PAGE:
NetPipes 4.2

NetPipes provides a set of utilities to attach stdin/stdout utilities to network sockets.
NetPipes provides a set of utilities to attach stdin/stdout utilities to network sockets.

The netpipes package makes TCP/IP streams usable in shell scripts. It can also simplify client/server code by allowing the programmer to skip all the tedious programming bits related to sockets and concentrate on writing a filter/service.

Applications of these utilities can include file transfer, network backups, HTTP queries, remote procedure calls, and TCP daemon testing.

The SSL encryption filter available in the US/Canada version can be applied by shell scripts communicating with secure HTTPDs and can be used to make an SSL IMAPD out of a non-SSL one. (requires the SSLeay library).

aucet is the server end of a TCP/IP stream. It listens on a port of the local machine waiting for connections. Every time it gets a connection it forks a process to perform a service for the connecting client.

hose is the client end of a TCP/IP stream. It actively connects to a remote port and execs a process to request a service.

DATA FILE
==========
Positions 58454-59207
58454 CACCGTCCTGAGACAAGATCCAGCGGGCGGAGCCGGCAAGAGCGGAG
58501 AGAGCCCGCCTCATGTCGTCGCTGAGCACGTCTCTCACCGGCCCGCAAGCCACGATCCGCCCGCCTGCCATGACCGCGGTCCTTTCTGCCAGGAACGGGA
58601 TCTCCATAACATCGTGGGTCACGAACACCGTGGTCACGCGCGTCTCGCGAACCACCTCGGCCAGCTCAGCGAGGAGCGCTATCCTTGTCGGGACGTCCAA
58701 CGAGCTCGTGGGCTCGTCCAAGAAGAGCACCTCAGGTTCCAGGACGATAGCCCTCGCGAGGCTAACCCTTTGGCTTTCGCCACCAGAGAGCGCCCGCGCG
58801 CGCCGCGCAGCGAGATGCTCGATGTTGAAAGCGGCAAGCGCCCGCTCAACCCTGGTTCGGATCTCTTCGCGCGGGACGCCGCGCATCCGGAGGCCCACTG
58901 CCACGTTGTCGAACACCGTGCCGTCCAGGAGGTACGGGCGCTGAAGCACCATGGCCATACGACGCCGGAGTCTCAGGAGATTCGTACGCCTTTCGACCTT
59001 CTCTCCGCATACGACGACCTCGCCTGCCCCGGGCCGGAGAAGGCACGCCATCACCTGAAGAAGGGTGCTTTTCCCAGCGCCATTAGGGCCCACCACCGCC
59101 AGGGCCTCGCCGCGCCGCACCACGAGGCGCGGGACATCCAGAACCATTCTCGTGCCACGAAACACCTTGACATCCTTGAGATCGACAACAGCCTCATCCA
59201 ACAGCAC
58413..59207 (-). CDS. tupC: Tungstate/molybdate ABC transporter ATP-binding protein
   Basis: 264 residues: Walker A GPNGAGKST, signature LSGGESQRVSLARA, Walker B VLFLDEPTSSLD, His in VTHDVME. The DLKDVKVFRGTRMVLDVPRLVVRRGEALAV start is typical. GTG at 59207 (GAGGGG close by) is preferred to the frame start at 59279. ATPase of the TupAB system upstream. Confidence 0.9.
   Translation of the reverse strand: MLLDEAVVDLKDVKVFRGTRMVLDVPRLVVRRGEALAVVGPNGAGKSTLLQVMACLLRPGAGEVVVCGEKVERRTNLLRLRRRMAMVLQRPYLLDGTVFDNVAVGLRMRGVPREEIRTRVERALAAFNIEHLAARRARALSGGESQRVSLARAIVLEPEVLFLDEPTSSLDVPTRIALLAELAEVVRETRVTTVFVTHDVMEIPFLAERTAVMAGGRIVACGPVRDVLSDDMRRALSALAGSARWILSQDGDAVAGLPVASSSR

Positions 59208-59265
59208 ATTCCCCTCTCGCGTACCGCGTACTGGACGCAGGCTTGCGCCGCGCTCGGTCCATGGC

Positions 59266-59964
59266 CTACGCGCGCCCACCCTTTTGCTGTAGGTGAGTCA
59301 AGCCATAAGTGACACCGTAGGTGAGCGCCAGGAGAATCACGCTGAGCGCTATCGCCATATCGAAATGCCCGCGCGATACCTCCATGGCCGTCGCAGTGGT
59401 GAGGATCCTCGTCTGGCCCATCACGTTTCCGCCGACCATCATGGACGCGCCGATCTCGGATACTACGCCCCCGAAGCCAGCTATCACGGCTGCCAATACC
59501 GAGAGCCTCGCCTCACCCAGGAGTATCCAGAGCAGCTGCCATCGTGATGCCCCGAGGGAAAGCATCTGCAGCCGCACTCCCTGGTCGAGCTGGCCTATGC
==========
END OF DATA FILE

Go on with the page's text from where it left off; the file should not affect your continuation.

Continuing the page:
encapsulate is an implementation of the Session Control Protocol. It allows you to multiplex several streams across a single TCP session and also transmits remote exit status.

ssl-auth is an encryption filter that encapsulates stdin/stdout from a subprocess (or its own stdin/stdout) in the Secure Socket Layer protocol as implemented by the SSLeay library. It can be used to communicate with encrypted daemons (HTTPS daemons, or SSL IMAP daemons) and can sometimes be used to jury-rig secure versions of such services.

sockdown is a simple program designed to shut down part or all of the socket connection. It is primarily useful when the processes connected to the socket perform both input and output.

getpeername and getsockname are two names for a program designed to print out the addresses of the ends of a socket. getpeername prints the address of the remote end and getsockname prints the address of the local end.

timelimit limits the amount of foreground wallclock time a process can consume. After the time limit runs out it either kills the process or exits and leaves it in the background.

last updated on:
March 2nd, 2007, 9:05 GMT
price:
FREE!
developed by:
Robert Forsman
homepage:
web.purplefrog.com
license type:
GPL (GNU General Public License) 
category:
ROOT \ System \ Networking

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